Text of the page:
What Types of Companies Are Considered “Service” Providers?

Please see excerpt of the Act outlining the areas of business that are eligible to receive benefits under Act 20:

  • Research and development;
  • Advertising and public relations;
  • Consulting services, including, but not limited to, economic, scientific, environmental, technological, managerial, marketing, human resources, computer and auditing consulting services;
  • Creative industries;
  • Production of blueprints, architectural and engineering services, and project management;
  • Professional services such as legal, tax and accounting services;
  • Centralized management services, including, but not limited to, strategic direction, planning, distribution, logistics and budgetary services carried out by the headquarters or similar regional offices of an entity engaged in rendering such services;
  • Centers for electronic data processing;
  • Development of licensable computer software;
  • Voice and data telecommunications between persons located outside of Puerto Rico;
  • Call centers;
  • Shared services centers, including, but not limited to, accounting, finance, tax, auditing, marketing, engineering, quality control, human resources, communications, electronic data processing, and other centralized management services;
  • Storage and distribution centers;
  • Educational and training services;
  • Hospital and laboratory services;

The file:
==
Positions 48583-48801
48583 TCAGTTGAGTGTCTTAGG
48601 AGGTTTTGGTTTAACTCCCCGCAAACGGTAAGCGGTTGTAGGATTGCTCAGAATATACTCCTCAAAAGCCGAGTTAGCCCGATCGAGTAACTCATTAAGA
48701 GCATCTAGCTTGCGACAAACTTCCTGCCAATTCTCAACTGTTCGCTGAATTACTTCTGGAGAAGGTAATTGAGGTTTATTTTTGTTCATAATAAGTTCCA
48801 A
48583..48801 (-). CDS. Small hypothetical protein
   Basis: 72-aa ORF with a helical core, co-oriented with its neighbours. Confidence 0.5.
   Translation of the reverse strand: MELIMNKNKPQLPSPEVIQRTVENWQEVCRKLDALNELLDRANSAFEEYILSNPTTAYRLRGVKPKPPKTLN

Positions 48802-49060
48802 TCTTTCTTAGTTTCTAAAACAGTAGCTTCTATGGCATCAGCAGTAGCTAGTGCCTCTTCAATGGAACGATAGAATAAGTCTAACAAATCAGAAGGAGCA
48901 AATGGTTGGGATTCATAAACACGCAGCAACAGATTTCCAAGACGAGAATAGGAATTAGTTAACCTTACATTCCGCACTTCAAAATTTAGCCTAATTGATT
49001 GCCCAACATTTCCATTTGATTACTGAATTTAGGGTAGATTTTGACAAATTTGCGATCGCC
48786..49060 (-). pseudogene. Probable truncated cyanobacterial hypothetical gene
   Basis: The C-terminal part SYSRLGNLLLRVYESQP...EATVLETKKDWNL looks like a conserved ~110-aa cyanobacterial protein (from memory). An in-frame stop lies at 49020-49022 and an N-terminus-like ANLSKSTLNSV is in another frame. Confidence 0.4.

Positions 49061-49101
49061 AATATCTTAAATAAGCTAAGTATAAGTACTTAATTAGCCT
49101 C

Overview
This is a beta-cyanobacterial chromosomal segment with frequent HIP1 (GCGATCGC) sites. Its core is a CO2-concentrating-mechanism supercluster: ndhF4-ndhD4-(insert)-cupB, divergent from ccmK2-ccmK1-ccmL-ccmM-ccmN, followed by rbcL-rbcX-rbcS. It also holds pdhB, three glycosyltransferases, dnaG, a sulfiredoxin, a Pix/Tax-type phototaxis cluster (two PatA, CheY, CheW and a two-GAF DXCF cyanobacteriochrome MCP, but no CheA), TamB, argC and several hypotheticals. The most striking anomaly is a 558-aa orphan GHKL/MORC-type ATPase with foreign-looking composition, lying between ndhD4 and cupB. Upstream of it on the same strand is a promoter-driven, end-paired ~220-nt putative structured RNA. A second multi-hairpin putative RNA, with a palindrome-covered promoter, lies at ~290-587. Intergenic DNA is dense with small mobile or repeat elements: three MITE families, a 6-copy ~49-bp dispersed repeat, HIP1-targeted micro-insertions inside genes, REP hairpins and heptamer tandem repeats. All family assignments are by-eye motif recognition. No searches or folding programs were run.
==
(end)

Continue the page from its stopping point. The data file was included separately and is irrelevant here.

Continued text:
• Investment banking and other financial services, including but not limited to, asset management, management of investment alternatives, management of activities related to private capital investment, management of hedge funds and high risk funds, management of pools of capital, management of trusts that serve to turn different types of assets into stocks, and management of escrow accounts;
  • Commercial and mercantile distribution of products manufactured in Puerto Rico for jurisdictions outside Puerto Rico;
  • Assembly, bottling and packaging operations of products for export;
  • Marketing centers;
  • Trading companies; and
  • Any other service designated by the Secretary of the Department of Economic Development and Commerce of Puerto Rico.
  • *new July 2017*: Telemedecine
  • *new July 2017*: Medical Toursim


Who is Moving to Puerto Rico?

If you are interested in this move, you’re not alone. Based on data released by the Department of Economic Development and Commerce, close to 400 businesses have reaped the benefits since the Act was implemented in 2012.

Though mainly consulting and financial services have been the pioneers, there have also been many advertising firms, computer development firms, and call centers. Not only has this increased activity contributed to the tune of about USD 150 million in investment, you can also feel satisfied by knowing you are contributing to the island’s local workforce – over 7000 new jobs have been created as a result of the Act.


Ready to file your Puerto Rico Act 20 Application? 

As with all tax matters, we highly suggest consulting with a lawyer and accountant versed in the Act before submitting an application or moving your business to the island. You can see the Act 20 application here 

Once you have your eligibility confirmed, you can move forward with filing the Export Services Act tax exemption decree.


The information provided above is just a summary of the implications under Act 20. Is your business ready to take the next step? See our listings of reviewed CPAs and Tax Consultants to find the best one for your business.



11 Jul 2017

By PR Business Link